Why exercise every day?

Lots of people exercise a few times a week and that is great. If you can keep that up and make it part of your weekly rhythm, it’s awesome. No shade thrown there.

I am a supporter of exercise every day because I think it’s easier to keep it up when you don’t give yourself the option of a skip day. It is so common for one skip day to turn into another, and another, and then suddenly you haven’t done anything for weeks.

I am not suggesting you should go hard every day. That is asking for an injury due to overtraining. Instead, listen to your body and decide what works for you. Rest days can still have exercise, but something low impact.

Every day I ask myself: What type of exercise will I do today, and when?

(Versus: Will I exercise today? No. I don’t think I will…maybe tomorrow)

I usually decide what type of exercise I will do day-to-day based on what I did the day before, how my body feels, and the weather (if I am considering a walk or run). On the days when I feel like garbage or I’m sore, I usually do some gentle yoga. On the days I feel good, I go for a run or do some combination of HIIT/cardio, pilates, or weights.

I always feel better when I exercise, no matter the type. I have more energy for all parts of my life and it always feels like I have made an investment in myself.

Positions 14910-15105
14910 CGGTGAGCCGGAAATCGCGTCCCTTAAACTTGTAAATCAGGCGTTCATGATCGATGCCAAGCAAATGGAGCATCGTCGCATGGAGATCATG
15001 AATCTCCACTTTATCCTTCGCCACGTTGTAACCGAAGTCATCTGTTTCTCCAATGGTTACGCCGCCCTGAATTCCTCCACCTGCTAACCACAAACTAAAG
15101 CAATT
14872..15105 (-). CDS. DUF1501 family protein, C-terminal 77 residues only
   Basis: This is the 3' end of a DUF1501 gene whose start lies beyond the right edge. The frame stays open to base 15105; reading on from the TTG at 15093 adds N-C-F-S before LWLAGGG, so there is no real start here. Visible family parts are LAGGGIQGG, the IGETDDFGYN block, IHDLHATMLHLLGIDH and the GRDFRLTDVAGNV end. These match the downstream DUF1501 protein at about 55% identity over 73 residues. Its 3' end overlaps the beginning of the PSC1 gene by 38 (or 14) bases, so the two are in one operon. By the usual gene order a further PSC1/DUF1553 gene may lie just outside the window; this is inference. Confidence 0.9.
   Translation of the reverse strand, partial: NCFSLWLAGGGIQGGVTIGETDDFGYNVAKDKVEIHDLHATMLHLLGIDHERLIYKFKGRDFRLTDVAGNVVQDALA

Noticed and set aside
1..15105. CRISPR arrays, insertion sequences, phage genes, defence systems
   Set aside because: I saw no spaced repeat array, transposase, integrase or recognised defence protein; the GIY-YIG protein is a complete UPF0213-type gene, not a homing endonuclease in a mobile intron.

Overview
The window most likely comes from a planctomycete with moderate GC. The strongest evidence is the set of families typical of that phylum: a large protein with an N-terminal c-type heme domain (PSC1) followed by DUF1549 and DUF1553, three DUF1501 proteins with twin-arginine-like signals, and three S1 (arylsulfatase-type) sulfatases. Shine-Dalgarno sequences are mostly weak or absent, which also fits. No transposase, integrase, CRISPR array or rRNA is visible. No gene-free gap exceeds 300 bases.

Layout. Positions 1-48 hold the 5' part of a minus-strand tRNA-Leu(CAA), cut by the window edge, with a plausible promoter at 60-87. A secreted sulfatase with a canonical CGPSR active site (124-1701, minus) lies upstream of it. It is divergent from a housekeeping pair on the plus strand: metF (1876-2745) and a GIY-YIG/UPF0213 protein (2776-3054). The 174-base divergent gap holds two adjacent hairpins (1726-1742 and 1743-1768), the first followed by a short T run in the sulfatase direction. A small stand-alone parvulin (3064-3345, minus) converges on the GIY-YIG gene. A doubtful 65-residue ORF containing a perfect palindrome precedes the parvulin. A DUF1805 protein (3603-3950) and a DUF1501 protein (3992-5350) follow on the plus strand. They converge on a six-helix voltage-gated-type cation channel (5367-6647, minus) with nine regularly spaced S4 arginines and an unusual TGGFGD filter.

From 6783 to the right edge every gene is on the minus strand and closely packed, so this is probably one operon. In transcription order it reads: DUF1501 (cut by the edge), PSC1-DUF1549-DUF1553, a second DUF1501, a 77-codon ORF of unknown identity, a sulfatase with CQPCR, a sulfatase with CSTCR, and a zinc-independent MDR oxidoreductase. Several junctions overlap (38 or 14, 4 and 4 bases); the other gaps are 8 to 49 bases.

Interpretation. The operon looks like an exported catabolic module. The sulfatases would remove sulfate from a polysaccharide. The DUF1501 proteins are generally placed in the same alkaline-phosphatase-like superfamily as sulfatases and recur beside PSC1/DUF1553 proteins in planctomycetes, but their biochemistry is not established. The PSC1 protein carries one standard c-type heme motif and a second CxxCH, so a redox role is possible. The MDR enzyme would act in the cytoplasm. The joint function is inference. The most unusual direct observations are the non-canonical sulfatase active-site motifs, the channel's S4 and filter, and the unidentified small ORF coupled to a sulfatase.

Exercise has become one of my most important productivity tools.

How do I add exercise into my daily routine?

I hope I got you thinking about the stories you tell yourself about where exercise fits into your life and whether or not they are true. I hope I got you thinking about the ways you can reframe exercise and use it as part of your productivity tool kit.

The hardest part is reframing, but once you do, you can start!

In my next article, I will provide some strategies to help you add exercise to your daily routine to help boost your energy, motivation, and overall productivity.


Do you need some help calming your chaos to figure out how to add exercise to your day? Get in touch!

ProductivitySelf-Care
Ashley Janssen

Ashley Janssen

Productivity consultant, writer, speaker, serial entrepreneur, chaos calmer, introvert, cat-lady. Lover of books, fitness, old fashioned’s, basketball, and video games.

Follow me on Twitter, and LinkedIn.